"Sensory Integration theory teaches that the ability of the vestibular system to modulate sensory input has a powerful impact on the development of functional skills."
Sensory Integration was first identified by Dr. A. Jean Ayres, an Occupational Therapist who noticed children struggling with functional tasks who did not fit into specific categories of disability commonly used in the 1960 - 1970'.
These children did not have clear cut diagnoses, but were obviously having difficulty with work behavior, self-care and recreational activities. She saw the challenges as neurologically based and developed the term "Sensory Integrative Dysfunction" to describe the problems faced by children whose brains do not consistently receive, process or respond to sensory input with adaptive, functional behaviors.
Traditionally, 3 types of sensory input comprise the cornerstone of the SI approach. These are the tactile, proprioceptive and vestibular systems.
Tactile is our sense of touch, and is especially regulated through sensitive areas such as the hands, feet and head.
Proprioception is an umbrella term for the sense of body position and is involved in body awareness in space, planning and coordinating movements, emotional security and confidence. Proprioceptive input is sent to the brain through receptors in the muscles, joints, tendons and ligaments. The vestibular system is comprised of sense receptors in the inner ear, as well as the fibers of Cranial Nerve VIII (Vestibulocochlear) connected to internal brain structures.
Sensory Integration theory teaches that the ability of the vestibular system to modulate sensory input has a powerful impact on the development of functional skills.
The vestibular system is related to the regulation of muscle tone, balance, motor control, postural stability, visual space perception, visual motor control, auditory language skills and attention.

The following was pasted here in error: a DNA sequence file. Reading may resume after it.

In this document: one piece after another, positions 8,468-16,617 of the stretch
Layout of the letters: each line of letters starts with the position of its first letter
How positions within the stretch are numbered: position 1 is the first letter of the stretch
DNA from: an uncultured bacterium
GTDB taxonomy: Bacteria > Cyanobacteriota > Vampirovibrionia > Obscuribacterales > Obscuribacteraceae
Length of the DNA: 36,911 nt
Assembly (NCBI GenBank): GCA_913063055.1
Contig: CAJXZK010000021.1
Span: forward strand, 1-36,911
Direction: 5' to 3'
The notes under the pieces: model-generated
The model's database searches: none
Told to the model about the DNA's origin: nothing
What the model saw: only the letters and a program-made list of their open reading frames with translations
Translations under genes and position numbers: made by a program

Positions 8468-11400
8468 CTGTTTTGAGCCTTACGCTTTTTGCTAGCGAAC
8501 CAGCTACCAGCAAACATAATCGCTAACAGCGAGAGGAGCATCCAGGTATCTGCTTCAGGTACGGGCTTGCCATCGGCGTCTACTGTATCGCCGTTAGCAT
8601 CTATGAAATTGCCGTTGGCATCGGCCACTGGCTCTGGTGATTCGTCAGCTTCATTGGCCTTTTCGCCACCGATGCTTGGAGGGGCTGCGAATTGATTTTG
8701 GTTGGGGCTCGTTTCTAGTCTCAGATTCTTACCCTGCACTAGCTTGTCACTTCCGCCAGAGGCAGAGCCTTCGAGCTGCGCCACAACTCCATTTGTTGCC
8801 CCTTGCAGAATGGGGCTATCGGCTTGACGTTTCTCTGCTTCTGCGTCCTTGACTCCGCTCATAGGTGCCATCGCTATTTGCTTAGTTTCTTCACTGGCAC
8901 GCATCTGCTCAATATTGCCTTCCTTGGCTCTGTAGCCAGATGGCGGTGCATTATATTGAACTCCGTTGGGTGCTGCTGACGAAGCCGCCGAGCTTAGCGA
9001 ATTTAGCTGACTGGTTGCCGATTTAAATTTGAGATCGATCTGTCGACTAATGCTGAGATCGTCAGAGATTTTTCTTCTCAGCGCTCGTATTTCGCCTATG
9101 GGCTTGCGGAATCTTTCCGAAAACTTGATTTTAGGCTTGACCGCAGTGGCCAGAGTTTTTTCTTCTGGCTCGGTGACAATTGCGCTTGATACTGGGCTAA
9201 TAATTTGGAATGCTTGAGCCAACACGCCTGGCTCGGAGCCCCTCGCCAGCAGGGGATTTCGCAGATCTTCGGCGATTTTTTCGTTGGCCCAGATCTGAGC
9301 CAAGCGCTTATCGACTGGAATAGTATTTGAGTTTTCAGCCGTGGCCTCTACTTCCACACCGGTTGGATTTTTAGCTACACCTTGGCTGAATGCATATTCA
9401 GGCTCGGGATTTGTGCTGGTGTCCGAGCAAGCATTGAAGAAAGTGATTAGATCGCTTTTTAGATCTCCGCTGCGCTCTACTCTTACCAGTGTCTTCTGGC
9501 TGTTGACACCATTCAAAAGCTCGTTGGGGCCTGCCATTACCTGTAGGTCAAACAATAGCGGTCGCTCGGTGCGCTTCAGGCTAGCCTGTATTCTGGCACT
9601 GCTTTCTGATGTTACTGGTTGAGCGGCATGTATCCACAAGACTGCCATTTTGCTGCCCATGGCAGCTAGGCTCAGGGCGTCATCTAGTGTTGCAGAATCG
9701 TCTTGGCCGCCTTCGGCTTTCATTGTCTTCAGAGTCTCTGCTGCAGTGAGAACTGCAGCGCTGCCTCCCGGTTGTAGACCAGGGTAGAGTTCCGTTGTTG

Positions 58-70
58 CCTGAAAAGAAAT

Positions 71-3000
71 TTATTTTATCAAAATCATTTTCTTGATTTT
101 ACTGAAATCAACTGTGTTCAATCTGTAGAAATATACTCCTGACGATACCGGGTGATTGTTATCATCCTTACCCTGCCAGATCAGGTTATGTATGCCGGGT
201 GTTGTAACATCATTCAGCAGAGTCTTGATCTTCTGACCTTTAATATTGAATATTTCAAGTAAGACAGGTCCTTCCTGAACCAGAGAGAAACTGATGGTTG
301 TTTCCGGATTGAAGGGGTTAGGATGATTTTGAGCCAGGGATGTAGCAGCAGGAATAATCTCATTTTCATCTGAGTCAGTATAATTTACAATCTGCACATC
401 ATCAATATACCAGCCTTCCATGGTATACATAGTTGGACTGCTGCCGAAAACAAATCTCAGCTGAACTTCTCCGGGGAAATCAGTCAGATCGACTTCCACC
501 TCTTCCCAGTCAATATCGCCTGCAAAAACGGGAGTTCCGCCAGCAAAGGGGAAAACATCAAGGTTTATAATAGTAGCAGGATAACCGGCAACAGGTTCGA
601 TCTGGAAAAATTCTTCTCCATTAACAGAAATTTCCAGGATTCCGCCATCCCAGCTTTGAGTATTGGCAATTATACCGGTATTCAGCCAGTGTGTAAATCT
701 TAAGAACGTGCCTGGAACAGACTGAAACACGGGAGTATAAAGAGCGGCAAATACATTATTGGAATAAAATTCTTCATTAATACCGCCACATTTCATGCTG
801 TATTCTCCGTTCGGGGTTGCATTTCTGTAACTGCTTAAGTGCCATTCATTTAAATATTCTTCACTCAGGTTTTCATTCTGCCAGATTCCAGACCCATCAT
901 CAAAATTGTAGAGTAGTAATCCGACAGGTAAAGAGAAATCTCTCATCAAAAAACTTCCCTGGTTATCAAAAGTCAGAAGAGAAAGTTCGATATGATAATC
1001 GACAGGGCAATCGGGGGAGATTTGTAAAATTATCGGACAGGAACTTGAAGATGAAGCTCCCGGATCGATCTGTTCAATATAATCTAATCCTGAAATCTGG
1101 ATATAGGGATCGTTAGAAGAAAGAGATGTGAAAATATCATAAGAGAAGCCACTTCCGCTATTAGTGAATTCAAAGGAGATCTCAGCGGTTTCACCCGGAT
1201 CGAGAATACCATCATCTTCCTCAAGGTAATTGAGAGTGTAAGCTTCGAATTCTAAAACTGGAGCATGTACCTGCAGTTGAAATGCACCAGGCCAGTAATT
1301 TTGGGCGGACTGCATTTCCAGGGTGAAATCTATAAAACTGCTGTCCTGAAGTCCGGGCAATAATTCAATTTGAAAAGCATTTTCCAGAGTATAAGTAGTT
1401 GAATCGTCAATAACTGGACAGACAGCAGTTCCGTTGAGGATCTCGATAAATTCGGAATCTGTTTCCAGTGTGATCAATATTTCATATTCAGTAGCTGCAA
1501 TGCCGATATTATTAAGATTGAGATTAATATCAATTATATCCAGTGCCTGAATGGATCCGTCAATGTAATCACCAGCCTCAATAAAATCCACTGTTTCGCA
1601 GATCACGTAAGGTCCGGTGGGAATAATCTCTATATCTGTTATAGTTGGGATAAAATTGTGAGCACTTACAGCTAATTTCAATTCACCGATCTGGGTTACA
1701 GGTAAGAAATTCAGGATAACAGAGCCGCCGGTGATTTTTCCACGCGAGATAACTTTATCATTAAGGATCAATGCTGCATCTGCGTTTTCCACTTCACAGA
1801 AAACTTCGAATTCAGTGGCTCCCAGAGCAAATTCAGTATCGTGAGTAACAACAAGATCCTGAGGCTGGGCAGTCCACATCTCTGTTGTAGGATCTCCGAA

Sensory Integration is also known as Sensory Motor Integration, a global understanding of how the human body and mind operate on a daily basis. We receive and process sensory input constantly, and respond by producing desirable "outcome" behaviors. For example: you are sitting near an open window reading as the sun goes down. It begins to get both cool and dark in the room, and your brain registers that visual and tactile/temperature information. The brain processing this information then attaches meaning: I can't see, I am cold. We then identify solutions: I need to close the window, turn on a light, get a sweater. The "adaptive response" is the actual standing up, walking over to the window, reaching up, pulling it down, locking it, etc.
In the big picture, Sensory Motor Integration is a continuous, fundamental constant of human life at all ages. Seeing the children we work with as whole and complete beings is a central aspect of the SMILY approach. Providing them with purposeful, multi-sensory based activities that are both fun and effective is the overall objective of the SMILY program. In this regard, SMILY is indeed a process of Sensory Motor Integration. The SMILY book includes more detailed about how yoga itself is an SI approach, including handy tables and lists that are easily accessible and understood.
Reference: I've been teaching yoga for 15 years and have completed 4 distinct teacher training courses: White Lotus Yoga with Tracey Rich and Ganga White; Integrative Yoga Therapy with Joseph LePage; Pure Yoga with Rod Stryker; and Yoga for the Special Child with Sonia Sumar.
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